Most everyone has heard about railroad laborer John Henry who was famous in folklore for his strength and endurance. Some folks have maintained that he and his exploits that were touted in story and song are only mythical. Others say that the tale grew out of the heroics of a real man named John Henry who indeed was a superman of sorts. He is said to have competed with a steam driver and died during the daring attempt.
It has been many years since I heard the song. There are several verses that deal with different aspects of John Henry’s life and work. My first recollection of hearing the song is when I was a child. A neighbor played the banjo and sang many of the old ballads and “John Henry” was usually included.
But when it comes to strength, Mountain City has had its own strong man. The late Joe Dunn was the epitome of strength and endurance. Some of his feats are true and some, like John Henry’s, may have been exaggerated and embellished over time.

Recently Keith Wilson mentioned to me that he had a printed story about Joe Dunn. He thought I might want to feature it in a future column and he brought the story to me a few days later.
The story was printed on a long strip of paper. The printed portion of the strip was a justified column. The word “justified” refers to the column being even on both sides. The column was two inches wide and 50 inches long. I found it to be very interesting. I don’t know its origin but it mentions several people who knew Mr. Dunn personally and they related some stories about his strength.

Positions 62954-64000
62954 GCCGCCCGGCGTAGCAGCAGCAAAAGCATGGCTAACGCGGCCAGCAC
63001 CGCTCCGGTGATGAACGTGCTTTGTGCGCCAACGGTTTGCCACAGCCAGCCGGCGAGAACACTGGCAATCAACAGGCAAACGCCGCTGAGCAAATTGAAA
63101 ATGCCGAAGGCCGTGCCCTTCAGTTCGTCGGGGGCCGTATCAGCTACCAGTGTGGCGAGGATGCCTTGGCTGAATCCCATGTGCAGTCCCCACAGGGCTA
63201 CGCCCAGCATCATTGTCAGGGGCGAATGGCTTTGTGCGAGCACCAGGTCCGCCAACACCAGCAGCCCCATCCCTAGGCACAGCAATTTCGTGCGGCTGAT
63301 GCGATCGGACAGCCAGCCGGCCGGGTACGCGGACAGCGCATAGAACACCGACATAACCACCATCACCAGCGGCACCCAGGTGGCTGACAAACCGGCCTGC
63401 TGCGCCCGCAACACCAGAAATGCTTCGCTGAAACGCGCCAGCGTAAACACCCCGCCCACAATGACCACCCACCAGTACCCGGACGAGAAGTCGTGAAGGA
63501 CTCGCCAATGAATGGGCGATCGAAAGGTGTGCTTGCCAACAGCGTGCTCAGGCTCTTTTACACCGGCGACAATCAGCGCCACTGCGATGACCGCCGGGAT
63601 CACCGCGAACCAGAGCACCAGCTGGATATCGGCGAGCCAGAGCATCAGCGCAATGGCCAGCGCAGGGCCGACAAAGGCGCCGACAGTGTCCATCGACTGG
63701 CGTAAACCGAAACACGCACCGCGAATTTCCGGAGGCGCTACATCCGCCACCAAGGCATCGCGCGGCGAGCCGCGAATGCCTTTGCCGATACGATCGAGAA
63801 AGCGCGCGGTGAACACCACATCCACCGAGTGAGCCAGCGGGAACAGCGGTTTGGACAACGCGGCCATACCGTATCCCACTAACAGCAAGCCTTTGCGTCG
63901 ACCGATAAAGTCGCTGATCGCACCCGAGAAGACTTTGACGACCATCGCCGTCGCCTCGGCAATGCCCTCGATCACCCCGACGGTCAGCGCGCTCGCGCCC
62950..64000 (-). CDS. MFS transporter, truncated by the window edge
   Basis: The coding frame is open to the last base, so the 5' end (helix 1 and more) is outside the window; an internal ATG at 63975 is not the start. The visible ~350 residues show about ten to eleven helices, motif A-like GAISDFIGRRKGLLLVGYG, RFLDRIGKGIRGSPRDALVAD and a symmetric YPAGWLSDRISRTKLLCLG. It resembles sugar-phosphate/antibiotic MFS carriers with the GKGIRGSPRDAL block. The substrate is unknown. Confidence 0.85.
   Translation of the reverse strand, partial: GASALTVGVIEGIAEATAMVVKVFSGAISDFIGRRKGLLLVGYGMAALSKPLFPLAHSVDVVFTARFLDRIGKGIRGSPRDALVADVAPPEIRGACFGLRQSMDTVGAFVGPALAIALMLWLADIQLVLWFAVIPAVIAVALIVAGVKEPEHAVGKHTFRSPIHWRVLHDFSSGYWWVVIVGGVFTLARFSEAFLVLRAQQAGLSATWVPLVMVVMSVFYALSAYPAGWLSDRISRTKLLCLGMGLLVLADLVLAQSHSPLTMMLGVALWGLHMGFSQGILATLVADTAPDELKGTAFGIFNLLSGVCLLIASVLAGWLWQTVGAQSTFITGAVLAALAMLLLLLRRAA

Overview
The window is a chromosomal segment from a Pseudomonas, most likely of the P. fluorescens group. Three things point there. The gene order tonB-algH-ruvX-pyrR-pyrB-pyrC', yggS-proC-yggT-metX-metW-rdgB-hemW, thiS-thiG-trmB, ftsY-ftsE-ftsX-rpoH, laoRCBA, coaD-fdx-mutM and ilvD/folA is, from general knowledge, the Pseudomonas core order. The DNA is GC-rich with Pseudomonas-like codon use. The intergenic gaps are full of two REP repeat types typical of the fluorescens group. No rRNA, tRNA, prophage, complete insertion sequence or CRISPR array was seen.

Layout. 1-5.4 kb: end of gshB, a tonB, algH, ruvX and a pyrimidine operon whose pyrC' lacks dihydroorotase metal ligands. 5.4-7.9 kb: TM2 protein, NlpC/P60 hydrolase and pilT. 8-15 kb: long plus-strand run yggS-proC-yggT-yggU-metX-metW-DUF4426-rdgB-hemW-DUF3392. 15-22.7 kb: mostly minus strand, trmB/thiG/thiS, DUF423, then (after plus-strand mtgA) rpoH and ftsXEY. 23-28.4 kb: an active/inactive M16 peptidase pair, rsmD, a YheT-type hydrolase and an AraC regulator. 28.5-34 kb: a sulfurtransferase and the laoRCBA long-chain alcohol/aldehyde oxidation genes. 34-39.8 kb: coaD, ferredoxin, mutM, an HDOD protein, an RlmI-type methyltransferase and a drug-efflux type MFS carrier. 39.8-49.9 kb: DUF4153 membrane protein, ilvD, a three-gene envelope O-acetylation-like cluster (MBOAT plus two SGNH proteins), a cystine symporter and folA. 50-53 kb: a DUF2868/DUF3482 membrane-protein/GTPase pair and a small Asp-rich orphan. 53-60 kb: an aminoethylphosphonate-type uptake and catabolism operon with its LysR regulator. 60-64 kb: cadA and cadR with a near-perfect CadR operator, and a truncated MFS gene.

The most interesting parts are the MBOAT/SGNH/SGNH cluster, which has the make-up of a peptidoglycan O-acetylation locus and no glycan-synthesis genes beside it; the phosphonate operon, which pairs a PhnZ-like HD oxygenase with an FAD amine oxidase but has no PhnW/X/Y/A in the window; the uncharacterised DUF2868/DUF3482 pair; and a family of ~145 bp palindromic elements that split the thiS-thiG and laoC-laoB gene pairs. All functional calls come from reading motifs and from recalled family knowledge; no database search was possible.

When I worked at Adams’ Grocery in Mountain City after my stint in the Army, I came in contact with Mr. Dunn. I worked at the store three years and I remember him well as a customer. He was up in years and he would ask me to help him gather the groceries for the coming week. I was glad to help him and if I remember right, he walked home and carried his sack of groceries on his back.
According to Wilson’s printed story, Dunn was nicknamed “Red Joe” not just for his red hair. He had a ruddy complexion as well.
There are several stories concerning his strength that are almost incredible. A person quoted in Wilson’s printed story said that his dad told him that Dunn carried a railroad rail out of the mountain. He went on to say that those things are about twenty feet long and it takes eight or ten men to lay them.
Another person who is mentioned in Wilson’s story remembered hearing that Dunn could carry six hundred pounds by himself. Another story claims that he would go out just before Christmas and cut Christmas trees. One person in the story is quoted as saying “He’d come down the street carrying such a load you couldn’t see him for the trees. He’d carry, I guess a pick-up load, a tremendous load.” According to Wilson’s story, he would sell the trees for about 50 cents each.
Another person said he was immune to bee stings and was often called upon to move a hive to another location. That person said Dunn would handle the bees with his bare hands. I guess we’ll never know how much that was told of Dunn is myth and how much is true. But, the people that were quoted in Wilson’s story said that he was a fine man. And from what I can gather from the story, he wasn’t afraid of work or any man as far as that’s concerned.